Around Town: NC Glass Center to open Black Mountain location

GLASS HOUSES: The N.C. Glass Center's second location is set to open in early 2024 in the former Rug and Jug building in downtown Black Mountain. Photo courtesy of the NCGC

Glass expands when it heats up. The N.C. Glass Center likewise is about to grow beyond its current boundaries.

“We are at a point where we have run out of capacity, and people — artists and the public — continue to want us to do more,” says Executive Director Janice Gouldthorpe.

The nonprofit River Arts District studio, which opened in 2015 with a mission of helping emerging artists, will build a second location in the former Rug and Jug novelty shop building in Black Mountain. The $2.7 million project is scheduled to be completed by early 2024.

The center hopes to have more classes taught by nationally recognized artists in the new space, which will feature a state-of-the-art hot shop, flame shop and gallery, Gouldthorpe says.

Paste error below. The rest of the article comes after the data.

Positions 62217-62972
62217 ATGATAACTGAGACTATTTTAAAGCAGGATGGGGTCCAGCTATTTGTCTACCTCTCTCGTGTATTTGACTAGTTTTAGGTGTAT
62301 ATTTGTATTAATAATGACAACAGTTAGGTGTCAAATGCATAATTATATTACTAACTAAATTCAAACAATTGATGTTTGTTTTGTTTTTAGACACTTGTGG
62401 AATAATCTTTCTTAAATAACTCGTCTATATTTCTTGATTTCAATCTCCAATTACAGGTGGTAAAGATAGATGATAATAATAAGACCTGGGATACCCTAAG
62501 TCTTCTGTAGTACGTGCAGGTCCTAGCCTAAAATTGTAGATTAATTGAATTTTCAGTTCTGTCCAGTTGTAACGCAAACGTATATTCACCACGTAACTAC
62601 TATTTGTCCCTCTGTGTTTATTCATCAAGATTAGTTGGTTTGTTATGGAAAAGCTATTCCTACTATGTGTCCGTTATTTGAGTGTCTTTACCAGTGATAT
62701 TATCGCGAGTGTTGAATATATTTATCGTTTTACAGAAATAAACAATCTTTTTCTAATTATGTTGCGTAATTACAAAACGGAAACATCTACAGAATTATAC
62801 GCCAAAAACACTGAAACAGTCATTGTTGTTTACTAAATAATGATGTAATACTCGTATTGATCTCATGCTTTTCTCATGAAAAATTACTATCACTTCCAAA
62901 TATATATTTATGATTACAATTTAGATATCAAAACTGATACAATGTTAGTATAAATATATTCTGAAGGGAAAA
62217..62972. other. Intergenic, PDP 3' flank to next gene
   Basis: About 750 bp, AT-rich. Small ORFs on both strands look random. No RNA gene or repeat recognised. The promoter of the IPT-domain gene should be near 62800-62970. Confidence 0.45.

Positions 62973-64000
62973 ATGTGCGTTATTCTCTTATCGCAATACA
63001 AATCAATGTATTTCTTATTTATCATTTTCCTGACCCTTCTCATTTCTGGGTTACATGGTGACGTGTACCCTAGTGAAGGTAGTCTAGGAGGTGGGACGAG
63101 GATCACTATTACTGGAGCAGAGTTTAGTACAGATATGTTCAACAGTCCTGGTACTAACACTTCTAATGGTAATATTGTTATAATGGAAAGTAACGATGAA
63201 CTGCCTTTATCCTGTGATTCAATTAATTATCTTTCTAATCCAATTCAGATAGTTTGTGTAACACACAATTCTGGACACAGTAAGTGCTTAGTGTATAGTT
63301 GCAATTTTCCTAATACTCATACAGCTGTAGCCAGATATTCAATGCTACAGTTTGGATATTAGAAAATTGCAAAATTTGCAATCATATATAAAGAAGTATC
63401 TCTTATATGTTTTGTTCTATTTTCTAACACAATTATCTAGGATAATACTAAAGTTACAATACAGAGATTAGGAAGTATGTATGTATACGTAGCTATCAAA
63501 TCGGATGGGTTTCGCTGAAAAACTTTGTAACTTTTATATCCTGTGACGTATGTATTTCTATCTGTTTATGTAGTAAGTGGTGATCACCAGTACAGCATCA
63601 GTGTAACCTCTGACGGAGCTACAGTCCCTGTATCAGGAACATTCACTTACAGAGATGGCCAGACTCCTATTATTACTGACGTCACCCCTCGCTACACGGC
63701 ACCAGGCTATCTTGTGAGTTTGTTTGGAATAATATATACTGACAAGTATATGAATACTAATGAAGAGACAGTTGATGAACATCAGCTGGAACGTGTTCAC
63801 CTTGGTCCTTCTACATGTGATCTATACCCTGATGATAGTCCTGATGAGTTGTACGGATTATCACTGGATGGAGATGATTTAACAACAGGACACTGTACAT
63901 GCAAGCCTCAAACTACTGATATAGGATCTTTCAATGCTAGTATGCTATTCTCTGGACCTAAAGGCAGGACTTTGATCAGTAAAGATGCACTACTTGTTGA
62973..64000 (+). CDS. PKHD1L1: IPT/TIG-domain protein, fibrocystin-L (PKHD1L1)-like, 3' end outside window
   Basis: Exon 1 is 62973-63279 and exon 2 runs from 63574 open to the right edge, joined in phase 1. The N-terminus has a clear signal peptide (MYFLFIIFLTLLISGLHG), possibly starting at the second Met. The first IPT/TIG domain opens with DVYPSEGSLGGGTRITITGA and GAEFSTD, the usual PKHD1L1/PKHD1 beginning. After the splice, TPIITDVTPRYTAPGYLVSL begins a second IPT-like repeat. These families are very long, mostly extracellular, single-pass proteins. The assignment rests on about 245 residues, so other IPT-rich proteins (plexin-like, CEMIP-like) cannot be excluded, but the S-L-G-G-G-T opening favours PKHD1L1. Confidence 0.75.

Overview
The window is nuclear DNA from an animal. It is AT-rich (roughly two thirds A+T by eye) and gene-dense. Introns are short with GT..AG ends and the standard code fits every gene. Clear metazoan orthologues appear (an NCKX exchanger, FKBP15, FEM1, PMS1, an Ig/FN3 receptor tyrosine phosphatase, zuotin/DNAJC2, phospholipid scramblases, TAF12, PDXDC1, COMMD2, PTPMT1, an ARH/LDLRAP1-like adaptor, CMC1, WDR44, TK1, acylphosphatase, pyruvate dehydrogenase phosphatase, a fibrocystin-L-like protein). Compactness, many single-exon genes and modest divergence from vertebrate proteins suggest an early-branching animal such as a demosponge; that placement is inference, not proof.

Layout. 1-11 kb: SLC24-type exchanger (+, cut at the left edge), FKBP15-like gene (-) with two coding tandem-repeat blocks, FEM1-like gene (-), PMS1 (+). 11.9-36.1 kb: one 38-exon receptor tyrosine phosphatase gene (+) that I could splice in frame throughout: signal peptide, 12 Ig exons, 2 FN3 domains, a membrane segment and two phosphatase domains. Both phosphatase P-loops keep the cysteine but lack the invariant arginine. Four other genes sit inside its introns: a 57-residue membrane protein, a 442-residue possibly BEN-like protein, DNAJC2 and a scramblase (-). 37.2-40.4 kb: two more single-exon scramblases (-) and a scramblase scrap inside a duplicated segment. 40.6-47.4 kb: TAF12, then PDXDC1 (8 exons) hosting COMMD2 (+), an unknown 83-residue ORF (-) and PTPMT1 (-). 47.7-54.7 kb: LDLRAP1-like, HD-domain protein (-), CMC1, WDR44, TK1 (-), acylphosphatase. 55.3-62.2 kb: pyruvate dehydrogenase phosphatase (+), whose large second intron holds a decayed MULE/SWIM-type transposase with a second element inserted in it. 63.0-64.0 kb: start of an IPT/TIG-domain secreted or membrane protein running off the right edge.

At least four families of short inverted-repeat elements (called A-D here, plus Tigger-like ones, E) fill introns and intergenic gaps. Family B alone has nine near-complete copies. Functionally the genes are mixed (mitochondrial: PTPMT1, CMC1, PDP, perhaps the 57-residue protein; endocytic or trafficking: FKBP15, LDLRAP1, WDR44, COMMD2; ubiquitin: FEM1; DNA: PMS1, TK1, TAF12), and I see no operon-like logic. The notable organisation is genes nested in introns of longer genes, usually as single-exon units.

“We will also have two furnaces, which means we could be in operation seven days per week,” she explains. (The RAD studio closes once a week, she notes, so that its single glass furnace can be charged.)

The Buncombe County Tourism Product Development Fund, financed through the county occupancy tax, awarded the glass center a $330,000 grant to help it purchase and install equipment at the East State Street building.

The RAD studio, at 140 Roberts St., Suite C, will continue to offer classes, artist rental equipment and retail space. Currently, it welcomes more than 47,000 people each year, Gouldthorpe says, with classes offered to more than 2,200 people, including veterans and low-income youths through a community outreach program.